In the US over that past couple of years, we have seen increasing pressure to reduce or remove many home and community-based services that allow many people with disabilities to thrive. The pressure has been seen at both the state and federal levels with proposed changes to Medicaid and Medicaid-funded services, and the weakening of the Americans with Disabilities Act.


In the 2016 election, it was estimated that 35 million people with disabilities were eligible to vote, but only 16 million turned out. Voting is an essential way to make our collective voice heard and ensure that vital programs and services are protected. Find more information, resources and toolkits on AAPD's RevUp page.

The Debate Over Plastic Straws

The past few months have seen bans on straws adopted by multiple US cities, businesses and restaurants. Officials in major cities such as New York, San Francisco, Portland and Seattle have either proposed or passed bans on single-use plastic straws, with Seattle recently becoming the first major  city to put a ban into effect. What some may see as beneficial for the environment, however, others may view as being discriminatory towards those with certain disabilities. NPR recently examined the argument against blanket straw bans in a piece entitled, “Why People With Disabilities Want Bans On Plastic Straws To Be More Flexible.”

New ADA Live! Webcast: Supported Decision-Making and Conservatorship

The NIDILRR-funded Southeast ADA Regional Center will host Supported Decision-Making (SDM) and Conservatorship, the latest episode in the ADA Live! webcast series, September 5th, 1-1:30pm ET. SDM is a framework that supports the capacity for rights and the capacity to act for people with disabilities and helps them make choices about their own lives with support from a team of people. Presenters will discuss recent court cases where the decision-making rights of individuals with disabilities were restored and SDM teams were established. No registration is required and questions may be submitted in advance.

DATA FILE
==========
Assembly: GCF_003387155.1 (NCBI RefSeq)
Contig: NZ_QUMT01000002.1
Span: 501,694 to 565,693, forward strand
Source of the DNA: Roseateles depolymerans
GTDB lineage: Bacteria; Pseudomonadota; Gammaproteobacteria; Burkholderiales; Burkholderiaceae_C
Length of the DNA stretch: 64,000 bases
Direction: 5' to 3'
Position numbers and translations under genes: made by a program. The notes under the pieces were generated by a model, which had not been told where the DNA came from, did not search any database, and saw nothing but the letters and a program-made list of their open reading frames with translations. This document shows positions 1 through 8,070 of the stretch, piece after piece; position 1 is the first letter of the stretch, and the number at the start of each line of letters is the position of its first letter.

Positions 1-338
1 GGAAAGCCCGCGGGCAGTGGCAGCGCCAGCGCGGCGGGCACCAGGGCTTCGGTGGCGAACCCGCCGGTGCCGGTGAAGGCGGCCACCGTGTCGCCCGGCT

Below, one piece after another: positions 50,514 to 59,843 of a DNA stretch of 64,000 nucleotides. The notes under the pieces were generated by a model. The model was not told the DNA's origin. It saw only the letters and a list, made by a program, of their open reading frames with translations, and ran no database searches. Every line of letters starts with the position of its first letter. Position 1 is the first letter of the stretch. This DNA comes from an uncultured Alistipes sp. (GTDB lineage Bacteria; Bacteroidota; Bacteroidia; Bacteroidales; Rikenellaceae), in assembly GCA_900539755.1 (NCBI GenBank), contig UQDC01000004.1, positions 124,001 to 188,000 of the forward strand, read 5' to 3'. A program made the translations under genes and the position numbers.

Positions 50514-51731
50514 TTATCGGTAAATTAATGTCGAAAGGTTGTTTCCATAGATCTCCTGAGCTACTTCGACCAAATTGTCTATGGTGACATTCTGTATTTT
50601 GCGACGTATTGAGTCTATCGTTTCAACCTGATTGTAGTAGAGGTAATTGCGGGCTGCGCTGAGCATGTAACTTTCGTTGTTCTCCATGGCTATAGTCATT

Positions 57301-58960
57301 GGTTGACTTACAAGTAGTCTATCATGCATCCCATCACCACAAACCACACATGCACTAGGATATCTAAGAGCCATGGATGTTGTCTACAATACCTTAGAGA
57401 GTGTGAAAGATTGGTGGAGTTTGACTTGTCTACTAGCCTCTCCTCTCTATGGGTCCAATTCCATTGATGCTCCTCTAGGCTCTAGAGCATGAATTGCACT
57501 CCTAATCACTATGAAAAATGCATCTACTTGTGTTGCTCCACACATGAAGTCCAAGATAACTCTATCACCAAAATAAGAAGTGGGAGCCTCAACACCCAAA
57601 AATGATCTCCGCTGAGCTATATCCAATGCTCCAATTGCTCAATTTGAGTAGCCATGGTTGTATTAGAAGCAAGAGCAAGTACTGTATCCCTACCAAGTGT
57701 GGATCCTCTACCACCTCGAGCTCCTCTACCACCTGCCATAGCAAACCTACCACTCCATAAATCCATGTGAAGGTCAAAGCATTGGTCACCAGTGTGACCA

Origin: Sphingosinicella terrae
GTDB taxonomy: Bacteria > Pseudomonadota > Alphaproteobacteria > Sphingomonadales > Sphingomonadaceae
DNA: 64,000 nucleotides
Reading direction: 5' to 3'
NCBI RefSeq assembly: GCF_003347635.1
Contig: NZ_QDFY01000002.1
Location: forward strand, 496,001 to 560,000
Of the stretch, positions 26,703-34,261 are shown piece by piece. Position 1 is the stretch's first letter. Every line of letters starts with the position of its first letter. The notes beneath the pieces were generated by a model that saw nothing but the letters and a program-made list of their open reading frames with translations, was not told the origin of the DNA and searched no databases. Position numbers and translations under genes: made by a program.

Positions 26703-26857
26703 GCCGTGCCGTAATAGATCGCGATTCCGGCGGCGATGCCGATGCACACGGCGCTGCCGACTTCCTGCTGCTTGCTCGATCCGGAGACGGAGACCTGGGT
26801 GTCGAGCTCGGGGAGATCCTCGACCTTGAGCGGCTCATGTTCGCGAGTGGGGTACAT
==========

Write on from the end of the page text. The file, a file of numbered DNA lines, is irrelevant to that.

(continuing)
RECENT RELEVENT

PUBLICATIONS

Spinal Muscular Atrophy Drug May Be Effective If Started Later Than Previously Shown

“A drug shown to be effective in the treatment of babies with the rare muscle-wasting disease spinal muscular atrophy may be effective for muscle control even when treatment is started in children seven months and older, according to a study published in the August 29, 2018, online issue of Neurology, the medical journal of the American Academy of Neurology. Previous studies focused on children younger than seven months old.”

Analysis of a Pediatric Home Mechanical Ventilator Population

Amirnovin R, Aghamohammadi S, Riley C, Woo MS, Del Castillo S

The evolution of home mechanical ventilation has allowed earlier transition out of the pediatric ICU and with increasing disposition to skilled nursing facilities over time. There has also been a change in ventilator management, including increased use of PEEP upon discharge, possibly driven by changes in ventilators and in-patient practice patterns.” 

Respir Care. 2018 May;63(5):558-564. doi: 10.4187/respcare.05644.

Does Size Matter When Calculating the “Correct” Tidal Volume for Pediatric Mechanical Ventilation?

Kim GJ, Newth CJ, Khemani RJ, Wong SL, Coates AL, Ross PA